Twilight in New York
To its credit, Remember Me handles the backdrop to its New York story on the eve of 911 with subtlety, allowing viewers to project their own emotions about the event onto a setting that actually looks little different than now—except for fewer cell phones on the streets. Remember Me adeptly sweetens its family drama with a spoonful of romantic comedy. The right notes are mostly hit as the emotional symphony unfolds; some will say the drama turns to melodrama in the final movement but then, melodrama can also be part of real life.
Remember Me’s protagonist, Tyler, is played by Robert Pattinson, whose handsomely chiseled features and roiling inner turmoil brought a James Dean edge to his starring role in the Twilight series. Here, he is Dean reincarnate, a rebel whose only cause is the right to smoke in public against mounting public opposition. Brooding and sulky, and twisted in Method Actor torment, Tyler nurses a deep wound from the suicide of his older brother and bitter, seldom spoken resentment against his father (Pierce Brosnan), a successful Wall Street kingpin who spends little time on his family. Tyler has largely separated himself from his wealthy relations except for his self-appointed role as guardian of his 6th grade sister, a believably precocious child out of J.D. Salinger rather than the usual Hollywood playbook.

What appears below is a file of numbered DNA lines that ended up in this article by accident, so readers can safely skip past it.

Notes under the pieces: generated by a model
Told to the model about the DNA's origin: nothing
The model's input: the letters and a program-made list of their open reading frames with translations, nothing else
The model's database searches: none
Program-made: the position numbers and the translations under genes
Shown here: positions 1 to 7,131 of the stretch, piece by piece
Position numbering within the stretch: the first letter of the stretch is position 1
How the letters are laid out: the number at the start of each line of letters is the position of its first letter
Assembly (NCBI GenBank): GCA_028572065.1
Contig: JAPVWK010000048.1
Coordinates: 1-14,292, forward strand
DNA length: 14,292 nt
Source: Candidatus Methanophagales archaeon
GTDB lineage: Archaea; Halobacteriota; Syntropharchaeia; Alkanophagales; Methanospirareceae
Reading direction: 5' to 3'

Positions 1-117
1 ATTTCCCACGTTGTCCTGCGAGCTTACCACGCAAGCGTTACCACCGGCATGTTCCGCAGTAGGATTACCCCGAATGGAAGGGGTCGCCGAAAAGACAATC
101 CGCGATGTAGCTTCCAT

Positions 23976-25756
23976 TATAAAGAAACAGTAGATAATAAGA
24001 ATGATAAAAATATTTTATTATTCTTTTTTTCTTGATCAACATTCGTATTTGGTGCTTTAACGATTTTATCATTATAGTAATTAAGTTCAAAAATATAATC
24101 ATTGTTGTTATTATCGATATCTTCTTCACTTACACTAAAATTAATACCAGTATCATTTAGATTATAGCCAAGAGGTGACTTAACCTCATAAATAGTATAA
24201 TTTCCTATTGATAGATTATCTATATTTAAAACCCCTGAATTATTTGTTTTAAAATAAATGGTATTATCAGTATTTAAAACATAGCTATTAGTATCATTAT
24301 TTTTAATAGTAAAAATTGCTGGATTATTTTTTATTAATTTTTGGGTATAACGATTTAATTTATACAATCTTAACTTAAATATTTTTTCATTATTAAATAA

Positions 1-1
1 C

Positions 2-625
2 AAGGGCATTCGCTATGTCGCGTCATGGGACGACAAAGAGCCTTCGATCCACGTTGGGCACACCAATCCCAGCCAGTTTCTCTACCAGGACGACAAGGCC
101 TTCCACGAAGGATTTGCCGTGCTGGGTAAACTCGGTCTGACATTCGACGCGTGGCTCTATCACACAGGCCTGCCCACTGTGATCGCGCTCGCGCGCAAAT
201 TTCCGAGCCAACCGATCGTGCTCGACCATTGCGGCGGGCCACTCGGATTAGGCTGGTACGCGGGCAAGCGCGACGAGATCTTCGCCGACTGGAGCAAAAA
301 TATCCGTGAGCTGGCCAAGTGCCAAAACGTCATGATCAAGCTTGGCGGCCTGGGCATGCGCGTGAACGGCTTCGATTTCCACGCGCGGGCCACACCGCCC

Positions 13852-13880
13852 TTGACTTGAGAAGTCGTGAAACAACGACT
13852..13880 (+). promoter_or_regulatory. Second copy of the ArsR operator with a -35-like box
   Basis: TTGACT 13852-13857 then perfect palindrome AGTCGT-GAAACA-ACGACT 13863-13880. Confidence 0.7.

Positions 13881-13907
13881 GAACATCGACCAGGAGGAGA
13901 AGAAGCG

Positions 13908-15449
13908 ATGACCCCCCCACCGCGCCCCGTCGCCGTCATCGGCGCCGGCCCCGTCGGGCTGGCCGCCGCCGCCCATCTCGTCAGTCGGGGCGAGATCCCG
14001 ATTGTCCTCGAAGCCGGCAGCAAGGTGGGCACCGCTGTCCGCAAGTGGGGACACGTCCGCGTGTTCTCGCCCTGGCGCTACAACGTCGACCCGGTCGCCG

On a dare from his irresponsible roommate, Tyler begins dating pretty Ally (Emily de Ravin) in a puerile stunt whose purpose is cheap revenge against her NYPD dad (Chris Cooper), who roughed him up at a crime scene. Dad is a hard faced cop who has compensated for the senseless murder of his wife by becoming super protective of his daughter. The scheme turns inside out when Tyler finds Ally to be smart, charming company. Before he knows what happens, he’s in love. But what will become of the situation when dad finds out?
Remember Me captures the sweltering heat of New York in summer and Tyler’s messy bohemian life as a clerk in the famed Strand bookstore. The ins and outs of young dating and love are well handled, along with the emotional gap between parents and children. Ally’s dad is sympathetic from the start in his angry anguish and even Tyler’s career-obsessed father reveals a better side in the end. With the countdown toward the looming disaster at the Twin Towers as the story’s invisible ticking clock, the moral of Remember Me is to value those who are important to us, to show them we care. We never know when we will meet our personal Armageddon.